Horizontal co-ordination: Policy makers should make sure that the most relevant government agencies and departments are involved in the legislative process, in order to streamline the different policies and avoid fragmentation and compartmentalisation of government support among various ministries and departments (OECD, 2014[31]; ILO, 2017[32]). If multiple government ministries and other institutions are responsible for implementing specific aspects of the legal framework, a lack of horizontal co-ordination could lead to inconsistent or even contradictory approaches. Designating a ministry or government institution to oversee SSE policy or establishing a formal mechanism to co-ordinate policy across multiple ministries can help to avoid such issues. In Luxembourg, the Law on Societal Impact Companies (2016) established strong horizontal co-ordination mechanisms that facilitated cross-ministry communication and collaboration. These proved important to harmonising policy implementation and, later, identifying and revising conflicting legal frameworks (OECD, 2022[33]).

Vertical co-ordination: In countries with national and subnational governments a clear dialogue among the different governmental levels is crucial, especially when both the federal and regional level have the competence to legislate. Different levels of government may adopt different approaches and even legal frameworks for the SSE. Subnational governments can introduce laws in federal and quasi-federal countries. They do so to organise the contribution of SSE entities for local or regional economic development (UNSRID, 2016[34]) and to reflect local realities. For example, Spanish regions have acquired competences in various social policy fields (education, (partial) health care, social care, labour market policies) (Moreno and Fisac-Garcia, 2017[35]). Moreover, in Spain 17 Autonomous Communities got legislative powers to regulate cooperatives in their territories. In Belgium, the federal state has authority to legislate organisational forms, while the competences for policy making in social policy fields is in most cases attributed to the regional levels. Besides, in some OECD countries, such as Canada, the federal system of government enabled provinces to establish their own legal forms for social enterprises such as Community Contribution Companies in British Columbia and Community Interest Companies in Nova Scotia.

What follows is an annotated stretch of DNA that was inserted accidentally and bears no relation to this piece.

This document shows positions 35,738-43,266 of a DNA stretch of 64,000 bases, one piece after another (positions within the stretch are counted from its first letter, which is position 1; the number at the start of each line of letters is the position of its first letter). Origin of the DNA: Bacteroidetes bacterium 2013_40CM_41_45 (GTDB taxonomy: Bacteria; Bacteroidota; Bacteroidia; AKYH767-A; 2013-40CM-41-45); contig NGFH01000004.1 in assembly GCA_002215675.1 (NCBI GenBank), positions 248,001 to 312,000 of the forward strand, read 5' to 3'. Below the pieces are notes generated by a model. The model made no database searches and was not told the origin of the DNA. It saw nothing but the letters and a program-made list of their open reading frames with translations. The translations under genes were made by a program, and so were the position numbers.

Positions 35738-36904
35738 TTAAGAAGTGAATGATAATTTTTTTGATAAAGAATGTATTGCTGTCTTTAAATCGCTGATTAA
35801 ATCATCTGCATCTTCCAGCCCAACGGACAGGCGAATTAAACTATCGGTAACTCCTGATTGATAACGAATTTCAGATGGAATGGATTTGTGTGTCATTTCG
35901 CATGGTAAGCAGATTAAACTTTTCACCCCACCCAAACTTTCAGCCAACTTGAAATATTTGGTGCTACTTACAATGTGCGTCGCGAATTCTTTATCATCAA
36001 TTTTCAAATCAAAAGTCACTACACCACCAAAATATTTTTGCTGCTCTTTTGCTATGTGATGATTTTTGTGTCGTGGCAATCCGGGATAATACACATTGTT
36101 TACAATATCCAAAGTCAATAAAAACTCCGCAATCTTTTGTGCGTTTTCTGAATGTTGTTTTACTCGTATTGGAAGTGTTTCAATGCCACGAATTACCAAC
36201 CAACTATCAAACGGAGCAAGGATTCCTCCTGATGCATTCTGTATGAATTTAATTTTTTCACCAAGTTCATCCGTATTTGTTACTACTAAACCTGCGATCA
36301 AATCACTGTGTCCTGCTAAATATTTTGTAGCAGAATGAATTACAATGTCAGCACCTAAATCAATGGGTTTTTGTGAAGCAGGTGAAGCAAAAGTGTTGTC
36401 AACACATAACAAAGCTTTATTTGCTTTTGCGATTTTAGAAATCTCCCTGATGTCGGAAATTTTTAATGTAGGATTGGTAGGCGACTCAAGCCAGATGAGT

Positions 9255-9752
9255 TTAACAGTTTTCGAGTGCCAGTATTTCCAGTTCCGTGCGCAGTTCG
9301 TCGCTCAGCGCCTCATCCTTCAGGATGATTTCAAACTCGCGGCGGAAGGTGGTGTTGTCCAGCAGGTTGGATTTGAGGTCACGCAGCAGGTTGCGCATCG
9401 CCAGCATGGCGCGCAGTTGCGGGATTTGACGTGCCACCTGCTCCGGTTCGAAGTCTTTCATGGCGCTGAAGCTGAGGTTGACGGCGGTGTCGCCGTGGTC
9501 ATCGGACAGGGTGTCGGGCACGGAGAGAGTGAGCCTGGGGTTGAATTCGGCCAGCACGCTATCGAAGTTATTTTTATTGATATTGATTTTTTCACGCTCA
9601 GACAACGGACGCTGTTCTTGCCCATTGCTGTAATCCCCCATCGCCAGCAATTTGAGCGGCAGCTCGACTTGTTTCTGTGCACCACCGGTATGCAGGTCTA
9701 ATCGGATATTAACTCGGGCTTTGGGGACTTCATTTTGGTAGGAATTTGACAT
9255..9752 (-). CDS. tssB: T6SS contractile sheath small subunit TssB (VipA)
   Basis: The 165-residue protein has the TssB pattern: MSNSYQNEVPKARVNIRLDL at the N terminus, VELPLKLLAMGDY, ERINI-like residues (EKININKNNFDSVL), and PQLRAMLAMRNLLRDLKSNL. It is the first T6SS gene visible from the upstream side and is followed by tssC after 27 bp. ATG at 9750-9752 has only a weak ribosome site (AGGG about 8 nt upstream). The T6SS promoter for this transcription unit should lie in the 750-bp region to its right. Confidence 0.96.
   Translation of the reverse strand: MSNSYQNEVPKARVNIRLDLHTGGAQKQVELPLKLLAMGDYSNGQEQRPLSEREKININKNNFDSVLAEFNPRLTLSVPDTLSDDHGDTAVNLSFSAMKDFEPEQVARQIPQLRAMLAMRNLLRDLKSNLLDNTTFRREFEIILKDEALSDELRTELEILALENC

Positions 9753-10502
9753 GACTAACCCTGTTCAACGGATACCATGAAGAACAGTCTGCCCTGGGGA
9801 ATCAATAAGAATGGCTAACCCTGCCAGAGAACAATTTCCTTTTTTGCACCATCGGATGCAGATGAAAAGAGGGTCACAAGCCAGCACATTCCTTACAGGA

These examples highlight the variety of ways in which local and regional governments can act autonomously to support the SSE. At the same time, such bottom-up approaches risk creating a jurisdictional patchwork of distinct operational environments within the same country that may enhance confusion and inhibit the development of the SSE as a whole at the national level. As such, it is important to engage with all levels of government to facilitate communication and minimise potential vertical co-ordination issues that may hinder the development of the SSE while still empowering subnational governments to help SSE entities meet their distinct needs. In some cases, legislation at the subnational level can support experimentation in specific areas before results may be generalised at the national level (Hiez, 2021[3]).